Media-Agency Kickbacks. Yes, They're Real.
Kickback payments tied to U.S. media-agency deals are real and on the rise, according to Ad Age interviews with more than a dozen current and former media-agency executives, marketers' auditors, media sellers and ad-tech vendors who said they'd either participated in such arrangements or had seen evidence of them. The murky practice -- sometimes disguised as (undisclosed) "rebates" or bills for bogus services -- is being motivated by shrinking agency fees and fueled by an increasingly convoluted and global digital marketplace. "It's really ugly and crooked," said one ad-tech executive who described receiving such requests.
Some arrangements go like this: A large media shop, poised to spend $1 million with that ad-tech executive's firm to buy digital ads last year, asked for $200,000 to be routed back to the agency's corporate sibling in Europe. The $200,000 would pay for a presentation or presentations by the sibling's consultants. But these types of presentations aren't worth a fraction of the price tag, according to numerous executives dealing with the same issue, who spoke on condition of anonymity for fear of losing business.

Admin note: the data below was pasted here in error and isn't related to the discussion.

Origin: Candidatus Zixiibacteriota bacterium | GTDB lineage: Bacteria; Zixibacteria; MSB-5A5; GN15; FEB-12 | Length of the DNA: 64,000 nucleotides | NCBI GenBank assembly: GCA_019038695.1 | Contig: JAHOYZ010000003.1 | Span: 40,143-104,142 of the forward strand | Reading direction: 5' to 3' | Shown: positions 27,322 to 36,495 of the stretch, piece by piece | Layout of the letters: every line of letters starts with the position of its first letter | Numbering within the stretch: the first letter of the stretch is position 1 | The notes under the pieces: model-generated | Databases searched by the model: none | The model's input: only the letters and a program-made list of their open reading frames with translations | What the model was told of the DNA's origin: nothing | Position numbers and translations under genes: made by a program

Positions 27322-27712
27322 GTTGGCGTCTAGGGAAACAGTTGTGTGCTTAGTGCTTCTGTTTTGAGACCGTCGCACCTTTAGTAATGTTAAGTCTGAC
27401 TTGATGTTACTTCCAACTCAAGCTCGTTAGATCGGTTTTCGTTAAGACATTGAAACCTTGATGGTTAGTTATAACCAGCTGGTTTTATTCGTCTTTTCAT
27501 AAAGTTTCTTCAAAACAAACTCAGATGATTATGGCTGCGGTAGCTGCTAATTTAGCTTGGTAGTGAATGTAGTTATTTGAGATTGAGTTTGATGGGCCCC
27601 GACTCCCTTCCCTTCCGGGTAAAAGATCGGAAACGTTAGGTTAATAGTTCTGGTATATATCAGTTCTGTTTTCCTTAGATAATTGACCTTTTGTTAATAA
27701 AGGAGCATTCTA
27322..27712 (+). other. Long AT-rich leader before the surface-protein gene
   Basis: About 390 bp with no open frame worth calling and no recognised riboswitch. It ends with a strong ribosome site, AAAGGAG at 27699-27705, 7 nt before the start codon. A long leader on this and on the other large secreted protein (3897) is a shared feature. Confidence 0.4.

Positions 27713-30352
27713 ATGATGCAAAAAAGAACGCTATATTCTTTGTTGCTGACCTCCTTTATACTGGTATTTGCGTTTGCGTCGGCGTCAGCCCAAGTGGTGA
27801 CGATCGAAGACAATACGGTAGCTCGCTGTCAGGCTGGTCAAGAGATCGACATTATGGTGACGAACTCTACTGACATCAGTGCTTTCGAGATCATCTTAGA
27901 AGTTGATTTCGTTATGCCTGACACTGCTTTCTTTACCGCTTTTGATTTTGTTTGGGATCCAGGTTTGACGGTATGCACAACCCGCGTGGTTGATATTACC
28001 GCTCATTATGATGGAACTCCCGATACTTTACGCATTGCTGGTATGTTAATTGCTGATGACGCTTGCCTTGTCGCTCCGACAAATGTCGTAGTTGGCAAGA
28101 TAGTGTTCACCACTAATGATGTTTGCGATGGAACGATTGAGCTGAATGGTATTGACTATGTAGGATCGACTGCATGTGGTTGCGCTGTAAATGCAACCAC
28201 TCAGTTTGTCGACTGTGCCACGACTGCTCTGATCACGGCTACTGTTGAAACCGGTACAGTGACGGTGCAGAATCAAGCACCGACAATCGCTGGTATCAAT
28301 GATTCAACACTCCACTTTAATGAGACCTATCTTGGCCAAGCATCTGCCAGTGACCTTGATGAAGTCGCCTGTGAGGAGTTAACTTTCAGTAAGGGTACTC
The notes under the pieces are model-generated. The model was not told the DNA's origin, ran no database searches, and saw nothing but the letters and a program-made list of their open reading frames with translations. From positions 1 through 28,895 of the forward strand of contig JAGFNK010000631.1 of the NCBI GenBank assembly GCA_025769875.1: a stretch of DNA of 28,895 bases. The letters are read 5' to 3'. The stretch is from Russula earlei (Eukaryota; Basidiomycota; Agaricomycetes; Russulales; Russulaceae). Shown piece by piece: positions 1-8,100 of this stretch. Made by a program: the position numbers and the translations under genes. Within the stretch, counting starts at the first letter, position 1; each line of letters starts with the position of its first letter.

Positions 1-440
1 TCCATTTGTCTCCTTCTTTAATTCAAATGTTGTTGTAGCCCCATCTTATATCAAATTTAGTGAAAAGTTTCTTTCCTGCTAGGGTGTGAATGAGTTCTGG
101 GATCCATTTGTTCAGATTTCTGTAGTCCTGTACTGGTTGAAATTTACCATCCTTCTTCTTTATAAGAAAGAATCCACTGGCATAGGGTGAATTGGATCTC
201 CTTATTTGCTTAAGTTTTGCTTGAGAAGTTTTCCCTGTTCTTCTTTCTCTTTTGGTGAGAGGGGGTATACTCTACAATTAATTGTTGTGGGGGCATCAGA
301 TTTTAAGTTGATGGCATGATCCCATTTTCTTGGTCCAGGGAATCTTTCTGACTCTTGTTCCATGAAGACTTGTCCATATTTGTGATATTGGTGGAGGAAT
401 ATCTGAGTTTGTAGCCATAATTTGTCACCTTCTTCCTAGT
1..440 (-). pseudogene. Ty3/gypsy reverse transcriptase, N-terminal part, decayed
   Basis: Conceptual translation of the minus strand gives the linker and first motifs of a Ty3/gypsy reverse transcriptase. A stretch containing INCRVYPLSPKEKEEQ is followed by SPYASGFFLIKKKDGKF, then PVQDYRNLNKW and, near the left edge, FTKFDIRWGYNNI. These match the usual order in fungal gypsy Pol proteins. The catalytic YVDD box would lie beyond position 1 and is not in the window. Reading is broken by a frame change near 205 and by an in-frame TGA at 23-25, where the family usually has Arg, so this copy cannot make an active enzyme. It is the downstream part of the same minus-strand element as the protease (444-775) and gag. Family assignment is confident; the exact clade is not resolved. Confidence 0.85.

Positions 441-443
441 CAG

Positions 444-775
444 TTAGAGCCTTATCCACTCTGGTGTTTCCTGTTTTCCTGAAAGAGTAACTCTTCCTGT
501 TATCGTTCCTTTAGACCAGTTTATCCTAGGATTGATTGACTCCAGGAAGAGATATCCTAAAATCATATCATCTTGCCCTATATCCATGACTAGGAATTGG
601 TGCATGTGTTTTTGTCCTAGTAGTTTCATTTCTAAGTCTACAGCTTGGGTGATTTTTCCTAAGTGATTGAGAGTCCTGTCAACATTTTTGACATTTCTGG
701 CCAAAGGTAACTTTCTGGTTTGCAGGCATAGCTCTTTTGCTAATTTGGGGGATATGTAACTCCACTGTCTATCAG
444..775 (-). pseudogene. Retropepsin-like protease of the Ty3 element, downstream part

"It's positioned as if this affiliate is going to do 'media planning' or 'media optimization,' but they do nothing and one never hears from them again," the ad-tech executive said. "They just receive the check." Another vendor said the same media shop asked something similar of him.
Media agencies say kickbacks don't happen in the U.S., that they pass any discounts or rebates they get back to their clients. But four executives who spoke with Ad Age said they left their companies, both media shops and vendors, because they found themselves doing deals where hidden incentives distorted marketers' plans or abused their budgets.